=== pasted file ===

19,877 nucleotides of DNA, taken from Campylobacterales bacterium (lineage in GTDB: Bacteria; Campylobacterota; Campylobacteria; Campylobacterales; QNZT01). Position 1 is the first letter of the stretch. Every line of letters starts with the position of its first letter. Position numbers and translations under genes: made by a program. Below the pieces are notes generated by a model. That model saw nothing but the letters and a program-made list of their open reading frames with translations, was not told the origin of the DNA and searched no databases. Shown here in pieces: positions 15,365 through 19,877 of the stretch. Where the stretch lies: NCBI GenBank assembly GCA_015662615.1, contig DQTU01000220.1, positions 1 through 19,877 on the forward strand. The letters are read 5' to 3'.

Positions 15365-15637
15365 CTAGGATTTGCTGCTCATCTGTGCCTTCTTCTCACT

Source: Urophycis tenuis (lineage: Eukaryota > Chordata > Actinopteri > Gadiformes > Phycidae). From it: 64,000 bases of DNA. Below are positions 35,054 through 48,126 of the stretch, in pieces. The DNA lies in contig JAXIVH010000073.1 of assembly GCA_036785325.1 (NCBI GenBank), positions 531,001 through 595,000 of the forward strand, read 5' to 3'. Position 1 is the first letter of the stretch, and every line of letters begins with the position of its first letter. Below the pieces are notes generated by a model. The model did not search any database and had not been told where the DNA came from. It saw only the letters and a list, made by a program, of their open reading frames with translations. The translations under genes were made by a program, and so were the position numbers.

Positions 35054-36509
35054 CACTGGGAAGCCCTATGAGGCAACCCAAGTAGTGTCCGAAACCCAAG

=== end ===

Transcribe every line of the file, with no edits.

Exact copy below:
19,877 nucleotides of DNA, taken from Campylobacterales bacterium (lineage in GTDB: Bacteria; Campylobacterota; Campylobacteria; Campylobacterales; QNZT01). Position 1 is the first letter of the stretch. Every line of letters starts with the position of its first letter. Position numbers and translations under genes: made by a program. Below the pieces are notes generated by a model. That model saw nothing but the letters and a program-made list of their open reading frames with translations, was not told the origin of the DNA and searched no databases. Shown here in pieces: positions 15,365 through 19,877 of the stretch. Where the stretch lies: NCBI GenBank assembly GCA_015662615.1, contig DQTU01000220.1, positions 1 through 19,877 on the forward strand. The letters are read 5' to 3'.

Positions 15365-15637
15365 CTAGGATTTGCTGCTCATCTGTGCCTTCTTCTCACT

Source: Urophycis tenuis (lineage: Eukaryota > Chordata > Actinopteri > Gadiformes > Phycidae). From it: 64,000 bases of DNA. Below are positions 35,054 through 48,126 of the stretch, in pieces. The DNA lies in contig JAXIVH010000073.1 of assembly GCA_036785325.1 (NCBI GenBank), positions 531,001 through 595,000 of the forward strand, read 5' to 3'. Position 1 is the first letter of the stretch, and every line of letters begins with the position of its first letter. Below the pieces are notes generated by a model. The model did not search any database and had not been told where the DNA came from. It saw only the letters and a list, made by a program, of their open reading frames with translations. The translations under genes were made by a program, and so were the position numbers.

Positions 35054-36509
35054 CACTGGGAAGCCCTATGAGGCAACCCAAGTAGTGTCCGAAACCCAAG